It has been a busy few weeks. Work has been busy, life has been busy, and the birding – at weekends – has been pretty frenetic. I am behind in what I could post, so have decided to share a sort of medley of my birding experiences over the last few weeks.
A couple of weeks ago I, along with every other birder in the country it seems, descended upon Wells and Holkham on the North Norfolk coast after a basket of eastern rarities had dropped in with the Easterly wind.
I stood in a rather strange circle of green and glass in the middle of ‘the dell’ and we all tried to get good views of a Red-flanked Bluetail as it flit back and forth down amongst the saplings:
Also at Wells I joined a group of birders looking at bushes. This behaviour is normally rewarding. And it was, I heard a Yellow-browed Warbler call. Excellent! Except, it wasn’t a YBW, it was the very closely related, but even rarer, Hume’s Leaf Warbler (Phylloscopus humei). Despite me mistaking the call, better birders than me actually use the call as a distinguishing characteristic between the two incredibly similar birds – it makes a ‘dsu-weet’ rather than a ‘tsoeest’. Obvs! I watched the tiny thing move through the bushes – never quite still or unobscured enough to photograph – along with Chiffchaffs and Goldcrests.
Goldcrests. I have noticed significantly larger numbers of Goldcrests on the patch during the Autumn migration period compared to normality, but nothing prepared me for Wells. The woodland just on the other side of the beach dunes was absolutely full of them – blown across the North Sea alongside some of the rarities as they made their journeys South.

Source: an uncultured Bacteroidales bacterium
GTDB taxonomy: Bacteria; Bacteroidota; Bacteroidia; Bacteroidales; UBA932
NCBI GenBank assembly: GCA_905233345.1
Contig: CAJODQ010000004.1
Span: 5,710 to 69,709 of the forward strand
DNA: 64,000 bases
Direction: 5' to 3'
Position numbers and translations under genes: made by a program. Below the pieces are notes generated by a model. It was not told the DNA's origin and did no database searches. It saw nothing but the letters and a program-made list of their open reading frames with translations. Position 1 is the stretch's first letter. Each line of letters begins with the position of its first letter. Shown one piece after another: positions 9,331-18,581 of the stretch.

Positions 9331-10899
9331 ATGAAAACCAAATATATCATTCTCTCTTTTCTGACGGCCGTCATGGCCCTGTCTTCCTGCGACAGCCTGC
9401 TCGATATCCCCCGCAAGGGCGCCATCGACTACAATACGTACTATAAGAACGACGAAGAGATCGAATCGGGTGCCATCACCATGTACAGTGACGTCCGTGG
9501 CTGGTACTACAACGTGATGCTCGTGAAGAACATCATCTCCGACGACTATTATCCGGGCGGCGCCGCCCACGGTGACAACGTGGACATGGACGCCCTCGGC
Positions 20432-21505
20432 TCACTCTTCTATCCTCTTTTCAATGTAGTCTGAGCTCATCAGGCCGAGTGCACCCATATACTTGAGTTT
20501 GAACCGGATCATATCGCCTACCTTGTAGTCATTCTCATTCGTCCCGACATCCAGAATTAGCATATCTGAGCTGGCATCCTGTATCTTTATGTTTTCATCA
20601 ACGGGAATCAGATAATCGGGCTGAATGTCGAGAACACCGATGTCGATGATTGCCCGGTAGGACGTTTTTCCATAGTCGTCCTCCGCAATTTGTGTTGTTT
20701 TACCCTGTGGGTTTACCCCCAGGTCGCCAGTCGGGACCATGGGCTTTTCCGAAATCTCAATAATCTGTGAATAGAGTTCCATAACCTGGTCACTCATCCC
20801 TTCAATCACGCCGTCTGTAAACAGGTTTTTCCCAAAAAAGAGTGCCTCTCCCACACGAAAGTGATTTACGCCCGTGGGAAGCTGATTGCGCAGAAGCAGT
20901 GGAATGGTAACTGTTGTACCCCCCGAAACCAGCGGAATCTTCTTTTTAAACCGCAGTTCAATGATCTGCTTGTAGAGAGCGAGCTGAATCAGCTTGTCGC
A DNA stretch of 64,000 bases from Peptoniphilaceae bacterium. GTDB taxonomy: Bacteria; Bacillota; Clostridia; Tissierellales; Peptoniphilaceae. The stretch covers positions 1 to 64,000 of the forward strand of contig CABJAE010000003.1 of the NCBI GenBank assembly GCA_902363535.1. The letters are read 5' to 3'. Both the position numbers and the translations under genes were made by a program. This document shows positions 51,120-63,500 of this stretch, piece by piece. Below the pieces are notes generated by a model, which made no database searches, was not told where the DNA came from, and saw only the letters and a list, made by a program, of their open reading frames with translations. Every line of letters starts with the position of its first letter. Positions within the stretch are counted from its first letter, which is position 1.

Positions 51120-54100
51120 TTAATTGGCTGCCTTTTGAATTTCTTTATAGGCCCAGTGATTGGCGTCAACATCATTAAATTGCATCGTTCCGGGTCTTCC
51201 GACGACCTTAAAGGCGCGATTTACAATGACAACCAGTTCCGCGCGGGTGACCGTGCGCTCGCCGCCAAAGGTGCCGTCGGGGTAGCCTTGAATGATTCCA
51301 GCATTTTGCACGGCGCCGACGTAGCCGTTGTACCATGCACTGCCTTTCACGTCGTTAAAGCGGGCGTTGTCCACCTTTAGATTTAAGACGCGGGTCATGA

I missed the Pallas’ Leaf Warbler that was also there. It wasn’t so much a dip as disorganisation on my part that led to that. As it was my first time at this birding Mecca, and there seem to be very few good site maps, I wandered a bit confused and dazed (by all the anoraks – I am allowed to insult birders as I am one – and rare birds) in odd directions.
I also missed the Blyth’s Reed Warbler, but it would have been almost criminal to have missed the ‘Izzy’ Shrike. As is the habit of shrikes, it perched incredibly obligingly on exposed branches. Occasionally taking flight to grab an insect and then back and looking stunning…
So, Norfolk was super, if a little weird (nothing inherently weird about Norfolk of course, just what birds and birders can do to a place when they fall upon it in such large numbers).
Essex was fun too. Yesterday I twitched a Rough-legged Buzzard at a place called Holland – the Scandinavian visitor is one of several on the East Coast at the moment. Some have seen it up close and very personal, whereas I watched the raptor from a fair distance – perched on a mound of grass on a golf course seemingly unperturbed by golfers walking and thrashing around almost right in front of it.
The excitement was intensified by the fact that a Short-eared Owl (also over in large numbers at the moment – I missed one on the patch today unfortunately as I was busy watching a Water Rail in the opposite direction to its flight-path) flew a few feet right over the Buzzard – I won’t show you my attempt at a photograph of this event as it is beyond atrocious.
I dipped a Great Grey-Shrike at Heybridge Basin on the way back from the Buzzard that had been showing well yesterday morning, but still enjoyed my time there (see below).